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D-303 administrator questioned over school merger motivation

Published: Tuesday, July 30, 2013 5:30 a.m. CDT

GENEVA – Through his questioning of a district administrator, attorney Timothy Dwyer on Monday suggested that St. Charles School District 303 created the enrollment imbalance that contributed to controversial changes at two elementary schools.

“Is this a situation you helped create?” he asked Becky McCabe, an area assistant superintendent for District 303, during a bench trial presided over by Judge David Akemann.

“Because of choice?” McCabe said, referring to a repercussion Richmond Elementary School faced for repeatedly failing to meet academic benchmarks. “No.”

A group of Davis Elementary School parents filed a lawsuit against the district in 2011 over its plan to merge Davis’ and Richmond Elementary School’s attendance areas and to make Davis a K-2 primary school and Richmond a 3-5 intermediate school.

Richmond – which repeatedly missed academic benchmarks before the merger – had its adequate yearly progress status “rolled back” after the reconfiguration. Dwyer, who represents the parents, has asserted the changes circumvented No Child Left Behind regulations.

School district officials have said the reconfiguration helped balance an over-crowding issue at Davis and an under-enrollment issue at Richmond.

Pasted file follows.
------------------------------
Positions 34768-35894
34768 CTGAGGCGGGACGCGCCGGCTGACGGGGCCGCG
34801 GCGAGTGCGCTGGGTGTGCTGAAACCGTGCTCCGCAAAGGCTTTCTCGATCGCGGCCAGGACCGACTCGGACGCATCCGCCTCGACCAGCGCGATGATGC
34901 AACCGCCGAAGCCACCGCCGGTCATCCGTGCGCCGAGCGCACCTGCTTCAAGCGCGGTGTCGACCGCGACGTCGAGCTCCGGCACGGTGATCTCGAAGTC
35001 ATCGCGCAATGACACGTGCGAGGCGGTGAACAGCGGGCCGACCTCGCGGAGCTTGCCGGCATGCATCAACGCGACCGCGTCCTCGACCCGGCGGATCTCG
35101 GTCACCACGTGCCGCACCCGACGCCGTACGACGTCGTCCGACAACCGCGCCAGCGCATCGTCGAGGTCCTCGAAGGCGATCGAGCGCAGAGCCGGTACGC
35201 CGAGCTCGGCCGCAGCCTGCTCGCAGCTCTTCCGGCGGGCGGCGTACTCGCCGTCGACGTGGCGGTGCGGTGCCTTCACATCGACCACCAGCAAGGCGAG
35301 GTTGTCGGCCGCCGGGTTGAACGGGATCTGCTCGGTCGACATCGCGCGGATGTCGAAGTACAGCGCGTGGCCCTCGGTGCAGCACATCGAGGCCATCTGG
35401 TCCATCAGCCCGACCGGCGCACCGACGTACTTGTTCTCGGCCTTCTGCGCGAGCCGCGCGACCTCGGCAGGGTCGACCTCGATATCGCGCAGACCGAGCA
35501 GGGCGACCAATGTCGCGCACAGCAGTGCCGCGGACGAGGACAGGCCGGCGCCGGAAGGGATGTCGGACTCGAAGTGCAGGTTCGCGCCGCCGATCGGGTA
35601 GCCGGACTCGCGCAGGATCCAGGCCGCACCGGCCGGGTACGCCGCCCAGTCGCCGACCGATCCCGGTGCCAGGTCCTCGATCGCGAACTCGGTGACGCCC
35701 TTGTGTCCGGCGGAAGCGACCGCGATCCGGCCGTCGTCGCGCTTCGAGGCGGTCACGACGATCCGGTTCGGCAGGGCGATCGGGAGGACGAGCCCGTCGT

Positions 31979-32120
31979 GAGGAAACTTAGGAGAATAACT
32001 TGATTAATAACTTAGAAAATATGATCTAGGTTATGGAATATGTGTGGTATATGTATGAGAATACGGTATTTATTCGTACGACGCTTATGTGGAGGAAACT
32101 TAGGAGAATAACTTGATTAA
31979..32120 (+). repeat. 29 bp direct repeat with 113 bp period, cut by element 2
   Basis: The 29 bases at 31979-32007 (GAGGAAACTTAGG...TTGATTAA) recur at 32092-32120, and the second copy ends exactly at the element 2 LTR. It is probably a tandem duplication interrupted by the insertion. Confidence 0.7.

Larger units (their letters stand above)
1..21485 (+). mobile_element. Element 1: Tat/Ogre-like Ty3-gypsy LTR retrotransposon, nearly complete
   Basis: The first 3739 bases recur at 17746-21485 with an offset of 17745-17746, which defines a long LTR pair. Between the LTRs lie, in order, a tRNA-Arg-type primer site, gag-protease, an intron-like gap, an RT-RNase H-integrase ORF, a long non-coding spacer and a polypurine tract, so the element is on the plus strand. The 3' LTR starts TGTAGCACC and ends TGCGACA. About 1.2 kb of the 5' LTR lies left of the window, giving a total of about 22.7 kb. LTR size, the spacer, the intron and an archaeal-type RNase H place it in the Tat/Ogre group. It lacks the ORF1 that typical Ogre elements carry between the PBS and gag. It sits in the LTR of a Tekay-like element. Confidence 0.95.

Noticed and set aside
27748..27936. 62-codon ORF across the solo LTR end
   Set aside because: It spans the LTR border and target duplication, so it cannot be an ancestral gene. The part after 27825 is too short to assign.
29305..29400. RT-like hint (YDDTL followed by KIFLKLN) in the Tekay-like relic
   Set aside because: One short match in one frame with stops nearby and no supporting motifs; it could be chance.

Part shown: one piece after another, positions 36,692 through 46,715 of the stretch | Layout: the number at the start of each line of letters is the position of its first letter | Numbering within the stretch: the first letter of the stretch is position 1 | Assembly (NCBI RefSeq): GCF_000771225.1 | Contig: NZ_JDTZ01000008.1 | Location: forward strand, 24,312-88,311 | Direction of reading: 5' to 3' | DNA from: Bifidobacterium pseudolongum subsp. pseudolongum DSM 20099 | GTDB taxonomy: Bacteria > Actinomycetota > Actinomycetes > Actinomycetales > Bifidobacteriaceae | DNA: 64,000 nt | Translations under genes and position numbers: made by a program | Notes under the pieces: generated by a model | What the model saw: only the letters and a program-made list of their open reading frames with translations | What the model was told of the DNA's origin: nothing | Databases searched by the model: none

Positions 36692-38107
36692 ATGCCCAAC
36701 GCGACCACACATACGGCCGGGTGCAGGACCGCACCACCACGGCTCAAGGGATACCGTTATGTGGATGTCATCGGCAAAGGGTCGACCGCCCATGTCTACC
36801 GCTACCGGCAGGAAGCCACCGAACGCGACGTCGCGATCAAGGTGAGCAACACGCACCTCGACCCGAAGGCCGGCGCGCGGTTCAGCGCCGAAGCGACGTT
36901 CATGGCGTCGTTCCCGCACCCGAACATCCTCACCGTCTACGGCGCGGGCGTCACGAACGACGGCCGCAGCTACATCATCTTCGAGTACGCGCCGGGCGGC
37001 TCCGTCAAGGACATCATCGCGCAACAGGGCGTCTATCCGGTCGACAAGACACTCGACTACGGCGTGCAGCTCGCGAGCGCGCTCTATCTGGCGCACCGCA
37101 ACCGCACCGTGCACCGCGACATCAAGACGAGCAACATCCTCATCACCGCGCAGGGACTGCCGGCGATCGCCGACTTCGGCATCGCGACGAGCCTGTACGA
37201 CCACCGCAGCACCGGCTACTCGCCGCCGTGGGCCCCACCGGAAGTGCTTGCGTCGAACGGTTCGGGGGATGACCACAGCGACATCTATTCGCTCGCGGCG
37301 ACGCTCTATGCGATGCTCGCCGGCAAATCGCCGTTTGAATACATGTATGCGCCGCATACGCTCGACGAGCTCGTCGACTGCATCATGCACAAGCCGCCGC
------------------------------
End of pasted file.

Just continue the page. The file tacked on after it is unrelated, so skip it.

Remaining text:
Monday, Dwyer questioned McCabe about what preceded Richmond’s enrollment problem. The school, after repeatedly failing to meet AYP, had to offer a choice, meaning parents had the option to transfer their children to a school making AYP. Davis – a school facing overcrowding – was one of the four schools Richmond students could transfer to.

“Why’d you choose an overcrowded school?” Dwyer asked McCabe.

Davis’ proximity to Richmond and the middle school it feeds into factored into the decision, McCabe said. She said state and federal rules indicated District 303 couldn’t make enrollment a reason not to provide choice there.

Referring to a district document that explained the Richmond-Davis plan, Dwyer noted that “Richmond failing AYP” corresponded to the question, “How did we get here?”

Failing AYP, he said, “was the genesis of this plan, right?”

“No,” McCabe said, “consequences of not making AYP caused enrollment to drop.”

The trial is scheduled to resume today at the Kane County Courthouse.

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